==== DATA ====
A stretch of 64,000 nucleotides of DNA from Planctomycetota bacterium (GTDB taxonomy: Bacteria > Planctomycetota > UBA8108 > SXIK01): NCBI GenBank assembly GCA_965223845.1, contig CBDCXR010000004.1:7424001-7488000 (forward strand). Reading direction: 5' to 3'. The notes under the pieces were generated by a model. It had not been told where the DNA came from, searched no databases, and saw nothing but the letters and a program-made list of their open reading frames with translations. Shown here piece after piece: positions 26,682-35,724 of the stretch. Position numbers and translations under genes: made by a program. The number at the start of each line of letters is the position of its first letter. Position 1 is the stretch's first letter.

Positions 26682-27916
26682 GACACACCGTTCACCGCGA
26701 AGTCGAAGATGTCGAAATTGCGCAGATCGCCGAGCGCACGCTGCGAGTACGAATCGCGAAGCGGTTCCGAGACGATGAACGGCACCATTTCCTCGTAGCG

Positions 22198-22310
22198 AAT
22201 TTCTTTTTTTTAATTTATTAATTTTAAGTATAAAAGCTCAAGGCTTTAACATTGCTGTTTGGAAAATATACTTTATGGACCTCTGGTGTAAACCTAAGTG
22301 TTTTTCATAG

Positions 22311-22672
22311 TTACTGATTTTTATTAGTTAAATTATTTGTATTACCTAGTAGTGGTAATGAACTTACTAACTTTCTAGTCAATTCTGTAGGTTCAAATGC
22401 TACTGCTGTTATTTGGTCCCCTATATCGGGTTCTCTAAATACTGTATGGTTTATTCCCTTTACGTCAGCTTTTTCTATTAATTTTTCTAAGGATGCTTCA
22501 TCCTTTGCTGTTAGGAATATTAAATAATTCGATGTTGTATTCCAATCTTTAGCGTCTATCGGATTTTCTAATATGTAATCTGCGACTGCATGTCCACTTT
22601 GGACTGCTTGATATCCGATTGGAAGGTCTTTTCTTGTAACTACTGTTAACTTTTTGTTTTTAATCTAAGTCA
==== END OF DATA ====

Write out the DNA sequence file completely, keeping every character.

A stretch of 64,000 nucleotides of DNA from Planctomycetota bacterium (GTDB taxonomy: Bacteria > Planctomycetota > UBA8108 > SXIK01): NCBI GenBank assembly GCA_965223845.1, contig CBDCXR010000004.1:7424001-7488000 (forward strand). Reading direction: 5' to 3'. The notes under the pieces were generated by a model. It had not been told where the DNA came from, searched no databases, and saw nothing but the letters and a program-made list of their open reading frames with translations. Shown here piece after piece: positions 26,682-35,724 of the stretch. Position numbers and translations under genes: made by a program. The number at the start of each line of letters is the position of its first letter. Position 1 is the stretch's first letter.

Positions 26682-27916
26682 GACACACCGTTCACCGCGA
26701 AGTCGAAGATGTCGAAATTGCGCAGATCGCCGAGCGCACGCTGCGAGTACGAATCGCGAAGCGGTTCCGAGACGATGAACGGCACCATTTCCTCGTAGCG

Positions 22198-22310
22198 AAT
22201 TTCTTTTTTTTAATTTATTAATTTTAAGTATAAAAGCTCAAGGCTTTAACATTGCTGTTTGGAAAATATACTTTATGGACCTCTGGTGTAAACCTAAGTG
22301 TTTTTCATAG

Positions 22311-22672
22311 TTACTGATTTTTATTAGTTAAATTATTTGTATTACCTAGTAGTGGTAATGAACTTACTAACTTTCTAGTCAATTCTGTAGGTTCAAATGC
22401 TACTGCTGTTATTTGGTCCCCTATATCGGGTTCTCTAAATACTGTATGGTTTATTCCCTTTACGTCAGCTTTTTCTATTAATTTTTCTAAGGATGCTTCA
22501 TCCTTTGCTGTTAGGAATATTAAATAATTCGATGTTGTATTCCAATCTTTAGCGTCTATCGGATTTTCTAATATGTAATCTGCGACTGCATGTCCACTTT
22601 GGACTGCTTGATATCCGATTGGAAGGTCTTTTCTTGTAACTACTGTTAACTTTTTGTTTTTAATCTAAGTCA